Brands must think of Millennial women as not just consumers, but as producers, doers, creators and ultimately agents of innovation and change. Because we live in a world that has been largely designed by and for men, there is a gap in the market for products, services and experiences designed to meet women’s un-met needs that go beyond traditional insights or assumptions about women.
Dalton: It’s clear that Millennial women know what they want, they’re willing to work hard for it and they will vote with their wallets. Brands need to pivot to treat millennial women not merely as consumers, but as collaborators, change-agents and decision-makers. It’s not just an attitude or a trend, it’s an empowered economy.
It may sound like basic manners, but brands need to make it easy for Millennials to engage with them, they need to listen, and they are expected to respond on an individual level. Sounds easy, but it takes the right data, technology and flawless execution. If it was easy, everyone would be doing it.
Dalton: The secret weapon is always data. Customer data, channel data on where they like to connect and when, insights gleaned from data that improves every interaction. The data helps you truly know your customers, or potential customers, in this case millennial women. But you have to be able to centralize your data and make it actionable. You can’t afford to not get that right.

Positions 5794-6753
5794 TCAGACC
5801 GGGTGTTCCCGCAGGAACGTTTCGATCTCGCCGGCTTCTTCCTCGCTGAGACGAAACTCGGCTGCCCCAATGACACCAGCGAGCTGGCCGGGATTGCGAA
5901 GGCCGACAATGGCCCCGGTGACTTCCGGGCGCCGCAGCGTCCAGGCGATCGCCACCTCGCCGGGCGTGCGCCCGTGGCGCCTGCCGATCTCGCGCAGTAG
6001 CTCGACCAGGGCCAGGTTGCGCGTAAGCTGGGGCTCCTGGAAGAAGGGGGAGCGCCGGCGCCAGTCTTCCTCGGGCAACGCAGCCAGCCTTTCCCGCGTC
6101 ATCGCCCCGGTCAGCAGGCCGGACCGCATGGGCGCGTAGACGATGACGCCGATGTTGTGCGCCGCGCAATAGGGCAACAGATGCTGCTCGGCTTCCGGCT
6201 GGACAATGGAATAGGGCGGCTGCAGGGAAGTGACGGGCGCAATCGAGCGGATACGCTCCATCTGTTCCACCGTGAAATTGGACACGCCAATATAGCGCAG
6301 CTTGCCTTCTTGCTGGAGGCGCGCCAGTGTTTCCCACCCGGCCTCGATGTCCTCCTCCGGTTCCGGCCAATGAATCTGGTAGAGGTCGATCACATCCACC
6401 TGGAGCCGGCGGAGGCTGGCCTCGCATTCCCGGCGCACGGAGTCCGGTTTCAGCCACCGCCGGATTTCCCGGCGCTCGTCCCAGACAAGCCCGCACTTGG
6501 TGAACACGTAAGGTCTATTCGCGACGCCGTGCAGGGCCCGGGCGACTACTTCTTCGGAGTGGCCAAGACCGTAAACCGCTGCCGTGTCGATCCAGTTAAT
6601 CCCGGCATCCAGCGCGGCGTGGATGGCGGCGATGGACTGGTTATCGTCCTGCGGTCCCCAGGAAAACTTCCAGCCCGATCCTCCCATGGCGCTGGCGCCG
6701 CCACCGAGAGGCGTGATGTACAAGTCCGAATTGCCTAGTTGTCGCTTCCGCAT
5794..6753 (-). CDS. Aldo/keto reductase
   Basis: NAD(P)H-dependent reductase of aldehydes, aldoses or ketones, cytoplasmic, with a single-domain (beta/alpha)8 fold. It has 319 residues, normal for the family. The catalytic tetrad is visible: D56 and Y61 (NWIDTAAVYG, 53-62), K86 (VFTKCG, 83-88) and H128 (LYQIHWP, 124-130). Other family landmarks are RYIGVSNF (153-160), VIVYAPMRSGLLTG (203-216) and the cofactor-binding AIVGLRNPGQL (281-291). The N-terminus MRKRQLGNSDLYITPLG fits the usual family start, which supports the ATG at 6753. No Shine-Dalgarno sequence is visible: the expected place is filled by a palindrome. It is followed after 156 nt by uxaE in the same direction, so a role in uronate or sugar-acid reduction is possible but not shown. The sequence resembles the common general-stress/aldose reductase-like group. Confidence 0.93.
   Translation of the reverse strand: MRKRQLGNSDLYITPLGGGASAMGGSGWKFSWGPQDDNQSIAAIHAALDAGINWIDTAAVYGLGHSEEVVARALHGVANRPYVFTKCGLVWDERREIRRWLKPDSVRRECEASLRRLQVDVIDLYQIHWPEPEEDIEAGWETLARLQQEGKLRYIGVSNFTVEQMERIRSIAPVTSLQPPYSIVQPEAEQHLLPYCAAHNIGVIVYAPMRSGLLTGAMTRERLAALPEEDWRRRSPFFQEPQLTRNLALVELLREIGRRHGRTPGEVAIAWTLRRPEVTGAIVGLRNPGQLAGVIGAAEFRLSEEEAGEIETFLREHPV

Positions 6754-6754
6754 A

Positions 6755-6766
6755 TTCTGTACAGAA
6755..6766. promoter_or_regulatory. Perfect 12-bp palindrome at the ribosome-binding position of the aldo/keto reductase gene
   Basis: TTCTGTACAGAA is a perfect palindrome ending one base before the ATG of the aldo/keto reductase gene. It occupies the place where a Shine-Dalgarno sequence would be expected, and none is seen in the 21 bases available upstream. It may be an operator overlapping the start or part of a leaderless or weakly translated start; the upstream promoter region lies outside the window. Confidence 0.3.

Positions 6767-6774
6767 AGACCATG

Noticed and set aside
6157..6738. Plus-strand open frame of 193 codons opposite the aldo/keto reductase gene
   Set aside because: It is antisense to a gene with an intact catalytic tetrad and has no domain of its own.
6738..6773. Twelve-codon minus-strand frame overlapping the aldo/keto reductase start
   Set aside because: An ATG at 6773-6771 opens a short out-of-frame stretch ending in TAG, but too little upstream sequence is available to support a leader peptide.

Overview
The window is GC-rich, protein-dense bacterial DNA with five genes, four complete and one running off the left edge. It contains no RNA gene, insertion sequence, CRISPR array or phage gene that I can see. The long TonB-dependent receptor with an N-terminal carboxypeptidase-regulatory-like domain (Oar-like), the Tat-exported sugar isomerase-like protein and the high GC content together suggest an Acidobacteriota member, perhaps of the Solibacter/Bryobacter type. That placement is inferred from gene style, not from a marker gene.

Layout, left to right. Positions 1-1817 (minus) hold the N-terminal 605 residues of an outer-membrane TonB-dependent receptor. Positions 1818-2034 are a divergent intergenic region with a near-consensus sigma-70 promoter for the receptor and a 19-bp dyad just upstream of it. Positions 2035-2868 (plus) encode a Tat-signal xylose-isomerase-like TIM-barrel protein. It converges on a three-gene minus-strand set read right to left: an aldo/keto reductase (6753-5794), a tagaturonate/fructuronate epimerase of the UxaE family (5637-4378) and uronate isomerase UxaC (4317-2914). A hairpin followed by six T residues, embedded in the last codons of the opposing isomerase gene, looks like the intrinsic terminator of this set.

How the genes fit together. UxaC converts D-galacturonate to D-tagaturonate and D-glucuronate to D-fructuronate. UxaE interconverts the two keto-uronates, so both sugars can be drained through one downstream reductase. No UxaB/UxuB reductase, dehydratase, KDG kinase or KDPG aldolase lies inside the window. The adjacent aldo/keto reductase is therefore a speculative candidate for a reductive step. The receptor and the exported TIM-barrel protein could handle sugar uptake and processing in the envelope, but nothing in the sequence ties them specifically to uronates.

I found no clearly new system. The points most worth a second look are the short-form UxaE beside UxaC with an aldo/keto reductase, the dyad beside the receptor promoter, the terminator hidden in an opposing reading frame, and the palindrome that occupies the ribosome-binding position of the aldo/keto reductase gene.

How else can technology help with the divide between companies and consumers?
Dalton: AI, machine learning and tech stacks can enable incredibly personalized experiences between brands and consumers. As Millennial women have a much higher spend velocity than other generational cohorts (19% more likely to spend in a given timeframe), it behooves brands to invest in an infrastructure that can facilitate real-time interactions.
At Merkle, we have a saying, “Informed by data, powered by technology.” If brands truly want to bridge the gap with millennial women, they need to be informed by the data, first and foremost.